http://d.repec.org/n?u=RePEc:uww:wpaper:11-01&r=dge

This paper investigates the time series properties of real exchange rates series produced by DSGE models. We simulate a variety of new open economy DSGE models that incorporate features such as local currency pricing, home bias, non-traded goods and incomplete markets. We attempt to ascertain whether the dynamics of the real exchange rate in this class of models are consistent with those found in the time series literature using data from the current floating period. Although none of the basic specifications we consider match the volatility in the raw data, our findings suggest that home bias in consumption and non-traded goods are the key components of DSGE models that are able to generate persistent real exchange rates, comparable to that in the data. Moreover, we find that some of the structural micro-level nonlinearity embedded within DSGE models may be represented as macro-level nonlinearity in the form of a smooth transition autoregressive process, which has previously been found to parsimoniously characterize the dynamics of real exchange rates in the time series literature.

Explaining exchange rates has always been a challenge, even for purely statistical models. It is to be expected that standard fare open economy DSGE model will have difficulties as well, as they assume a world with far less frictions than there actually are. Previous attempts have only tried to introduced one imperfection at a time. This paper tries to look at all in one go and finds that we have still substantial ground to cover, but the paper can suggest some more promising avenues.


Consumer Misperceptions, Uncertain Fundamentals, and the Business Cycle

August 11, 2011

By Patrick Hürtgen

http://d.repec.org/n?u=RePEc:bon:bonedp:bgse10_2011&r=dge

This paper explores the importance of shocks to consumer misperceptions, or “noise shocks”, in a quantitative business cycle model. I embed imperfect information as in Lorenzoni (2009) into a new Keynesian model with price and wage rigidities. Agents learn about the components of labor productivity by only observing aggregate productivity and a noisy signal. Noise shocks lead to expectational errors about the true fundamentals triggering aggregate fluctuations. Estimating the model with Bayesian methods on US data shows that noise shocks contribute to 20 percent of consumption fluctuations at short horizons. Wage rigidity is pivotal for the importance of noise shocks.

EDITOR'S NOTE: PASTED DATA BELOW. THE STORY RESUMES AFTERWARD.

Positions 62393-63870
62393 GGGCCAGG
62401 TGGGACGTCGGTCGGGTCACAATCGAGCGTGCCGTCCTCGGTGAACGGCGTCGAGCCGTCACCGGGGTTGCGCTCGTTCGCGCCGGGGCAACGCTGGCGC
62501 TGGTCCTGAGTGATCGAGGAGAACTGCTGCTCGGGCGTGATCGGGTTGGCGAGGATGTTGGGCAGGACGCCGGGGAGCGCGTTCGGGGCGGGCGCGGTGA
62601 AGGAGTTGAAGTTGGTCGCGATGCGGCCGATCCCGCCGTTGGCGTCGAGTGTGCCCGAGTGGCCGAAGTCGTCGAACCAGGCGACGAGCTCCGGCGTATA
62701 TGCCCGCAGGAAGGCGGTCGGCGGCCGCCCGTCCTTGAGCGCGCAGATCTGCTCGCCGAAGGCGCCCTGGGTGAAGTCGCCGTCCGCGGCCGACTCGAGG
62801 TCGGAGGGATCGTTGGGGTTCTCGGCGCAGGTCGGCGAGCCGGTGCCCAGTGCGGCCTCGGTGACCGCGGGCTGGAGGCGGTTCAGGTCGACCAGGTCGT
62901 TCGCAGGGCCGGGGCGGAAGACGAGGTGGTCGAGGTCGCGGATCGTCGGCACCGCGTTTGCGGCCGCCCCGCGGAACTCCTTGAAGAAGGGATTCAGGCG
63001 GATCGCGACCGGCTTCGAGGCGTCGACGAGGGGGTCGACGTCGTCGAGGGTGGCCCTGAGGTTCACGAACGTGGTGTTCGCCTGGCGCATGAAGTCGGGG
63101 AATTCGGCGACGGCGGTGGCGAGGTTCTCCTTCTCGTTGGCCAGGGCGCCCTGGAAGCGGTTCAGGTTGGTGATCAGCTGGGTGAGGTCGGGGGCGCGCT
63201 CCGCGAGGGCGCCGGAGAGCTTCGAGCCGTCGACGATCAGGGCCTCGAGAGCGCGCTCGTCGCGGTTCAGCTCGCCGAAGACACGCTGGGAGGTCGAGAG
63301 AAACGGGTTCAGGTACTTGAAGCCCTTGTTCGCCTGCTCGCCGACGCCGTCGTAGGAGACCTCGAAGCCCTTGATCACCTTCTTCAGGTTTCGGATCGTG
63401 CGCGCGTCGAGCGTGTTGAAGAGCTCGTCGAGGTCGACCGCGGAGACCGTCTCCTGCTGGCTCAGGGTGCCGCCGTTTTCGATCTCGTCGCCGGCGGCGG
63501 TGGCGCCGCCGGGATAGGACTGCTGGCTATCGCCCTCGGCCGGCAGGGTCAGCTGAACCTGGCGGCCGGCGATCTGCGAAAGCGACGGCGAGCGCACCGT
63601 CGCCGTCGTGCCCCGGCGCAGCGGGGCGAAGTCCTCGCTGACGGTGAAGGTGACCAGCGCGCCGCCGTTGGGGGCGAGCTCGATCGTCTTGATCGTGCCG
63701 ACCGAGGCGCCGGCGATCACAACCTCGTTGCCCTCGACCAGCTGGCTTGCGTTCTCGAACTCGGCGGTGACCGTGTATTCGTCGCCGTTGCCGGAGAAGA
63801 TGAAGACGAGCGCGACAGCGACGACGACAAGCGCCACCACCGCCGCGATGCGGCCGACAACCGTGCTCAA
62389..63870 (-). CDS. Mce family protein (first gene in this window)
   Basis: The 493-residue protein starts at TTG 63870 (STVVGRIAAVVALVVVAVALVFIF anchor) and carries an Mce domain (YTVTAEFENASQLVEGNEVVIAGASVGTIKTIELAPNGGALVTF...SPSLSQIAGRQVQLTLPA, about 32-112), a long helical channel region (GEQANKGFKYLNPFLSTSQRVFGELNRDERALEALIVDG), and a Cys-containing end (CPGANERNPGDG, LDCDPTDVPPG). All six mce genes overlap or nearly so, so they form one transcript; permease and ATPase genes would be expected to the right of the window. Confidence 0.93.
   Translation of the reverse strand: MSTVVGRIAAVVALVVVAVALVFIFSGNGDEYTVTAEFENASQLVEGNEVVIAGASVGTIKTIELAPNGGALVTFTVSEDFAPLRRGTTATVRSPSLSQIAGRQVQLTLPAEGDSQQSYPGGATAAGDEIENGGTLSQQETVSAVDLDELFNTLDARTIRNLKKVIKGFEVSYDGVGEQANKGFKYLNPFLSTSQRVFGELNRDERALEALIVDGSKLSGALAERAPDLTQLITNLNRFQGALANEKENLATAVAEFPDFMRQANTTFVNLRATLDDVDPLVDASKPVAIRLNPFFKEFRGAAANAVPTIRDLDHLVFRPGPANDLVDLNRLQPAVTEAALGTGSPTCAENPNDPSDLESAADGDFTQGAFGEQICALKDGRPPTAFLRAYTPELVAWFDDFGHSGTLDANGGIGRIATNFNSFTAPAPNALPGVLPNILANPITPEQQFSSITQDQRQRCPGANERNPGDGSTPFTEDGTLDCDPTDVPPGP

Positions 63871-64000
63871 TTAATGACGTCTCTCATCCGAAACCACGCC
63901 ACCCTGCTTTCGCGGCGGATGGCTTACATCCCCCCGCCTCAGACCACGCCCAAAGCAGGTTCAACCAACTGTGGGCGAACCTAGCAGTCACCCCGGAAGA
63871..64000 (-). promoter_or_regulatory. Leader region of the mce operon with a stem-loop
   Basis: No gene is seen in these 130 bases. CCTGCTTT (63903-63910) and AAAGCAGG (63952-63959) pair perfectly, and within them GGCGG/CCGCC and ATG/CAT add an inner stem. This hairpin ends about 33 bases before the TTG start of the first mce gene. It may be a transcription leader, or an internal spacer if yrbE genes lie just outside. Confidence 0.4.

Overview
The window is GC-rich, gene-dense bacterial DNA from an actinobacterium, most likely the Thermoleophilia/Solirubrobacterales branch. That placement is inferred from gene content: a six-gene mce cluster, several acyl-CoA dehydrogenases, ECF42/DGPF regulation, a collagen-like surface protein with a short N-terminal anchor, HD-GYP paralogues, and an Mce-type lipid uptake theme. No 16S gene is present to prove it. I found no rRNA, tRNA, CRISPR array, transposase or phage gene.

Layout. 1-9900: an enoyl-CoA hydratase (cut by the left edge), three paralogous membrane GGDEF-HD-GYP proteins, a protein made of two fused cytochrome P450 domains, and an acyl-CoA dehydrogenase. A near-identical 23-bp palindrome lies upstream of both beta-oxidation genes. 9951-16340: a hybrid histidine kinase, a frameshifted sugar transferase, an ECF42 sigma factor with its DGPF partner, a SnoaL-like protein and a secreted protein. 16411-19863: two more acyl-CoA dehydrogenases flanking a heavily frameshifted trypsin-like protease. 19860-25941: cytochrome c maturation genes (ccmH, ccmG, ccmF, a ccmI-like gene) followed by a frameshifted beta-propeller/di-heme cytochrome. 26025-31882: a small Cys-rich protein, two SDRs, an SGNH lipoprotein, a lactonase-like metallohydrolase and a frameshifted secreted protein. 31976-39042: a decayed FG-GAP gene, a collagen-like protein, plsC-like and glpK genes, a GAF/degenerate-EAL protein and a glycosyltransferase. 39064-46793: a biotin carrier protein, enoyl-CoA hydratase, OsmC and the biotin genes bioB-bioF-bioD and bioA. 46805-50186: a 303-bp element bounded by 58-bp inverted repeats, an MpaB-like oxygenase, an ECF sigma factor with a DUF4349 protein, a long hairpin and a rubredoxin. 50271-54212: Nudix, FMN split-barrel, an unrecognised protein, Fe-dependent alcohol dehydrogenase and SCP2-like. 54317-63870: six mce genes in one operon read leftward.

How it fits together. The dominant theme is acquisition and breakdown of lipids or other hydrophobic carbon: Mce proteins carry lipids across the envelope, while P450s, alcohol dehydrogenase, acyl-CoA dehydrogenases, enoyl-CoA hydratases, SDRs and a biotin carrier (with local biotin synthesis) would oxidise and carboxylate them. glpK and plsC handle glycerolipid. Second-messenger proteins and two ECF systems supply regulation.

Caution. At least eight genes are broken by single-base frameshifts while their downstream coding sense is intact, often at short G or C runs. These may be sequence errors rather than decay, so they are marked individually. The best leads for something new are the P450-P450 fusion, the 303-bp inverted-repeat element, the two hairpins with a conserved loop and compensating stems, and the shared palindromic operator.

We are probably experiencing very large noise shocks these days. Maybe this paper can help us understand what is going on. Too bad there is no capital in the model, which could have given us some hints about the current stock market behavior.


Financial intermediation, investment dynamics and business cycle fluctuations

August 5, 2011

By Andrea Ajello

http://d.repec.org/n?u=RePEc:pra:mprapa:32447&r=dge

How important are financial friction shocks in business cycles fluctuations? To answer this question, I use micro data to quantify key features of US financial markets. I then construct a dynamic equilibrium model that is consistent with these features and fit the model to business cycle data using Bayesian methods. In my micro data analysis, I establish facts that may be of independent interest. For example, I find that a substantial 33% of firm investment is funded using financial markets. The dynamic model introduces price and wage rigidities and a financial intermediation shock into Kiyotaki and Moore (2008). According to the estimated model, the financial intermediation shock explains around 40% of GDP and 55% of investment volatility. The estimation assigns such a large role to the financial shock for two reasons: (i) the shock is closely related to the interest rate spread, and this spread is strongly countercyclical and (ii) according to the model, the response in consumption, investment, employment and asset prices to a financial shock resembles the behavior of these variables over the business cycle.

This is the latest in a new direction for business cycle models where the model itself is used to estimate the shock process, the goal being to figure out with shocks are more important. Contrast this with the traditional literature that tried to see how far one could get with an exogenously calibrated shock or two. And this particular exercise shows that financial frictions are important. Of course, this result could disappear by applying the same data to a different model, but the fact that one needs such shocks to obtain countercyclical interest rate spreads is quite compelling.